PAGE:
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Fumes Sicken Air Controllers

More air traffic controllers called in sick Wednesday at the nation's busiest flight control center after a rash of illnesses blamed on chemical fumes.

Flights across the Midwest were delayed Tuesday because so many controllers left work.

Minor flight delays were reported Wednesday but were blamed on isolated storms rather than the controllers' illnesses, said Monique Bond, a spokeswoman for Chicago's Department of Aviation.

About a dozen controllers, or 10 percent of the staff on duty, called in sick this morning, said Ron Downen, president of the National Air Traffic Controllers Association local.

He said he feared even more would be absent from Wednesday afternoon's shift, leading him to renew his request that the Federal Aviation Administration temporarily close the Chicago Air Route Traffic Control Center in Aurora and reroute air traffic.

"People are in jeopardy because the controllers are being impaired," Downen said. "We're being told by the FAA to work until you start to feel sick. I don't believe that is a safe position to be in."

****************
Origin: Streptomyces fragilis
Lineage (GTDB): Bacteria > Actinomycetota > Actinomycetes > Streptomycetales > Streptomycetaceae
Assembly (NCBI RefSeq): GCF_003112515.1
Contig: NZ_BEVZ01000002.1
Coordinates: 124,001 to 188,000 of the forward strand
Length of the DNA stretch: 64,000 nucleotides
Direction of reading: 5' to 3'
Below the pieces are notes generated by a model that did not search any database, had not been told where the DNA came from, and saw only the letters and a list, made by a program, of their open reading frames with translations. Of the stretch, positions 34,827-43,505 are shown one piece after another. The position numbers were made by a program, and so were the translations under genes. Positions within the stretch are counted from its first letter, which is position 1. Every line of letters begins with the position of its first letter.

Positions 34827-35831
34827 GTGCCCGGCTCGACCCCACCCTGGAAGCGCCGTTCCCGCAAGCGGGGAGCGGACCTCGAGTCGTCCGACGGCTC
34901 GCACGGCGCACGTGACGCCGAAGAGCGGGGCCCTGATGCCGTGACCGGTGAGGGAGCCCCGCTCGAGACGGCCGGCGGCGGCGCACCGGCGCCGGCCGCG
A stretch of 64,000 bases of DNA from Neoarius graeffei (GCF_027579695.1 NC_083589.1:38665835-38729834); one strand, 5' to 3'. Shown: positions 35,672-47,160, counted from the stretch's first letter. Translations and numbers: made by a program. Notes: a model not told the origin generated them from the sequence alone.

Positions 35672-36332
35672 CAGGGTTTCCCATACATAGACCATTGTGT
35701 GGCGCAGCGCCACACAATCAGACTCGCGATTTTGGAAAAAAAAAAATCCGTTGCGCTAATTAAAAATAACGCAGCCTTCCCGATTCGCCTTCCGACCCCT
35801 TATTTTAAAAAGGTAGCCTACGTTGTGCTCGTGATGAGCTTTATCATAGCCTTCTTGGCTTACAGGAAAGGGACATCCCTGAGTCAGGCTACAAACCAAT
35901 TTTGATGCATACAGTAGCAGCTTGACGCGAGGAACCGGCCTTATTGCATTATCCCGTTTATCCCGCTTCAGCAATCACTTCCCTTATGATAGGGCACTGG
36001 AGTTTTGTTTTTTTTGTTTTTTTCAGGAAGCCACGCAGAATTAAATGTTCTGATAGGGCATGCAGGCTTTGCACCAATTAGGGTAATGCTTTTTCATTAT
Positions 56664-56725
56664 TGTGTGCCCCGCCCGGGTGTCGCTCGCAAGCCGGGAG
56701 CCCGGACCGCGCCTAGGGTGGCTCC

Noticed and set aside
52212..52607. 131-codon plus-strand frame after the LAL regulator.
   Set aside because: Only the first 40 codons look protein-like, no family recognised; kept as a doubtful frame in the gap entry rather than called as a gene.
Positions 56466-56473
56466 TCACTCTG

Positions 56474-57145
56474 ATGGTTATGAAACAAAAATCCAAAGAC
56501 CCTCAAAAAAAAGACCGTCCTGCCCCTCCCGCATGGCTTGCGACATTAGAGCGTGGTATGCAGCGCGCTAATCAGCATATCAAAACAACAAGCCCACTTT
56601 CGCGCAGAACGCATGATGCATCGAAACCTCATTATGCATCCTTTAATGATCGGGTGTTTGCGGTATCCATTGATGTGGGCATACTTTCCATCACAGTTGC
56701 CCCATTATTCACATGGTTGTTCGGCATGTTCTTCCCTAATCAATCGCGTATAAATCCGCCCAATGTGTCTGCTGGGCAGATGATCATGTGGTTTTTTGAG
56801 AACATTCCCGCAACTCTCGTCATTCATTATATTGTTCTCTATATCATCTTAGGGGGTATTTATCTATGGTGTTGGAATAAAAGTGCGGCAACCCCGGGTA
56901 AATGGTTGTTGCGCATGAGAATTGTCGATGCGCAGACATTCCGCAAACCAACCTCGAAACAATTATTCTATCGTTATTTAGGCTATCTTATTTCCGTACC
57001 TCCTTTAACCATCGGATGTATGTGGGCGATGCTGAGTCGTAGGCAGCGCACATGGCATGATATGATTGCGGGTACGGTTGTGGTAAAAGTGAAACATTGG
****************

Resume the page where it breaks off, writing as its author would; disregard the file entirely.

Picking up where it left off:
Downen said his union also asked the FAA to stop air traffic in the region Tuesday for fear of an accident.

FAA spokeswoman Kathleen Bergen said Tuesday that the agency did not close the center because it still had adequate staff to run it.

Downen said 50 controllers left work Monday and Tuesday and five went to a hospital complaining of nausea, blurred vision, headaches and rashes. He said one controller temporarily lost his sight while monitoring radar. The five were treated at Povena Mercy Center and released, a nursing supervisor said.

The air traffic control center in Aurora, about 35 miles west of Chicago, is the country's busiest and directs all traffic in the Midwest.

The illnesses caused delays of up to two hours Tuesday for flights into Chicago's O'Hare and Midway airports, but outbound flights were not affected. Traffic flying through the area was mostly rerouted to the south, which extended some flight times.

The fumes came from a nontoxic sealant applied Monday in the center's attic, the FAA said.

Bergen said the agency stopped the sealing work after the problem was traced. When the odor remained Tuesday afternoon, administrative staff were asked to leave and the control room was reconfigured to avoid an area where the odor had concentrated.

The Aurora Fire Department has declared the center safe.